Nova Voyager DVR Drillpress
Nova rolls out a smart drill press
Nova Woodworking, best known for its lathes and turning accessories, has introduced an advanced drill press loaded with handy digital features that make it stand out from other drill presses commonly used by woodworkers. Nova’s Voyager drill press has no belts or pulleys. Instead, the speed of the direct-drive motor is controlled electronically, which allows for infinite variability in speed between 50 rpm and 5,500 rpm. Because there are no belts and pulleys, the drill press is very smooth and quiet.
The Voyager features a small control screen on the front of the machine that lights up when you turn it on. Enter the type of material you are drilling (hardwood or softwood), the type and size of bit you are using, and the drill press sets the speed automatically. You also can adjust the speed manually, and store this setting as a favorite that is easy to access.
There are a few more cool features. You can set up the drill press to spin the bit only when the quill is being lowered and raised. As you pull the handle the bit starts, and it stops as soon as the quill returns to rest. This is nice when you need to reposition the workpiece between drilling holes, because you won’t accidently hit a spinning bit.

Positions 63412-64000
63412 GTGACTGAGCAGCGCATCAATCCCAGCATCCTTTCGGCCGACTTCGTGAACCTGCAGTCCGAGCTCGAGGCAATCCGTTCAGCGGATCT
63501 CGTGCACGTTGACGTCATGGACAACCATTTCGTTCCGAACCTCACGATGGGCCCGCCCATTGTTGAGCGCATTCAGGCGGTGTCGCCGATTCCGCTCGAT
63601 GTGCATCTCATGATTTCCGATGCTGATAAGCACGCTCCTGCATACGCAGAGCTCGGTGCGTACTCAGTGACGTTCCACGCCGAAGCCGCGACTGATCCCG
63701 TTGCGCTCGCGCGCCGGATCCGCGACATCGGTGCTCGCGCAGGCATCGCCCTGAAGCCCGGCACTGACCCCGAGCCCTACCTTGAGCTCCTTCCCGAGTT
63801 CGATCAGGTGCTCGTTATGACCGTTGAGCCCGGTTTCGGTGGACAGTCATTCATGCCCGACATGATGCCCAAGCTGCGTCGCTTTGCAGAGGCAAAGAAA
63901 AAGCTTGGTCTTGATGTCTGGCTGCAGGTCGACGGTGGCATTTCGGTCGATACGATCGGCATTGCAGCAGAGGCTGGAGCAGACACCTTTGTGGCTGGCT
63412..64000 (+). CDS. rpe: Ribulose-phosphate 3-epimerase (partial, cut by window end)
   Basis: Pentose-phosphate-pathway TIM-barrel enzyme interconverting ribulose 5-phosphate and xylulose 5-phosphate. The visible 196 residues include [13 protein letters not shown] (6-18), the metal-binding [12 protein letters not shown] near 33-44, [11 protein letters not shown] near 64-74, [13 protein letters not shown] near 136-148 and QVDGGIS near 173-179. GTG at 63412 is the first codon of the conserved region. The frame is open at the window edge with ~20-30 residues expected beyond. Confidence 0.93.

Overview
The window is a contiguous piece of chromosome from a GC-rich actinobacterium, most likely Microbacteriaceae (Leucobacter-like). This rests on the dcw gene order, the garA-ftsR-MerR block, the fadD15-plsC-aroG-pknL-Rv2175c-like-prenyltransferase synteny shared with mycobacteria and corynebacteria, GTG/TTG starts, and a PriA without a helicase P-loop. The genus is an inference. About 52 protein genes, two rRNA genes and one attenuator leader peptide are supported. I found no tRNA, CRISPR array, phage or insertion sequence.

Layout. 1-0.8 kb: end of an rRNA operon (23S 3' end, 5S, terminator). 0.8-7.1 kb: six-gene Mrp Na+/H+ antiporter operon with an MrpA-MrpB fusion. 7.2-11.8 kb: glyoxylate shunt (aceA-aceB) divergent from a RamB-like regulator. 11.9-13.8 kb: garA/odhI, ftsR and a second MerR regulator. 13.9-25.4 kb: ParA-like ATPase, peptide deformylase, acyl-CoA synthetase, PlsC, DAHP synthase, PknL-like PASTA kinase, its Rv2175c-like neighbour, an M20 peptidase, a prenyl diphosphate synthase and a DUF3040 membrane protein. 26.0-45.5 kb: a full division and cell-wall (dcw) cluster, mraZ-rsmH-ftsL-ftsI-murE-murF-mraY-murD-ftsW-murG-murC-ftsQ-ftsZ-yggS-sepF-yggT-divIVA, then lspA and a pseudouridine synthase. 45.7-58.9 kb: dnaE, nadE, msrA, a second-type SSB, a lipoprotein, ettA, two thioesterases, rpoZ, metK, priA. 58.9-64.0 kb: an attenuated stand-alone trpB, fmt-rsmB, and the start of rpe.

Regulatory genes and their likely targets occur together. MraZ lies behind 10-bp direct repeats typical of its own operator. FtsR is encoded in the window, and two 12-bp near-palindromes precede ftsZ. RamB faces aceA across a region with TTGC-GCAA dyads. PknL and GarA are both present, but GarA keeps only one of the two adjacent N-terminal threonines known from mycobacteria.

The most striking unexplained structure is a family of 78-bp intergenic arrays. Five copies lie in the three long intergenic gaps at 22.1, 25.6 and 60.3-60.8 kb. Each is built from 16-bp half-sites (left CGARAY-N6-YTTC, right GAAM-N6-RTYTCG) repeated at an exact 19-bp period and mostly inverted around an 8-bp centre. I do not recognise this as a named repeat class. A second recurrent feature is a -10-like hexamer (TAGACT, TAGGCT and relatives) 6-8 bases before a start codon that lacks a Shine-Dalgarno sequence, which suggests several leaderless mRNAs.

Another helpful feature is that the bit can be zeroed on any surface, even ones that aren’t flat, by simply touching it to the surface and then pushing a button. Then all you have to do is enter the cut depth on the digital screen, and the bit stops spinning and cutting as soon as it reaches that depth. The digital readout also shows the depth of the hole as it’s being bored. I used the press to bore some 13⁄8-in. holes 3⁄4 in. deep in an irregular surface. I simply zeroed the bit at each location, drilled a hole, and the bit stopped spinning at exactly 3⁄4 in. deep. If you don’t want to program the depth, you can zero the bit and watch the digital readout. Pretty nifty. The depth can also be set the old-fashioned way with locking nuts on an indexed, threaded rod.
There is also a quill lock for holding the quill at a set height. Quill travel is 6 in. and it takes only two revolutions of the handle to travel the full distance. The keyed chuck has a 5⁄8-in. capacity. Overall, this is a great drill press, one I’d be happy to have in my shop. —Roland Johnson is a contributing editor.
Digital depth stop. There is an oldfashioned stop, but you don’t need it. Just tell the drill how deep to bore, and it stops the bit when it reaches that depth.
Zero out the bit. Once you lower the bit to the surface of the workpiece and press a button, the drill knows where to begin measuring when determining the drilling depth.
Computer-assisted drilling. After you’ve told the drill press a few things about what you’re drilling and the bit you’re using, its onboard computer determines how fast to spin the bit.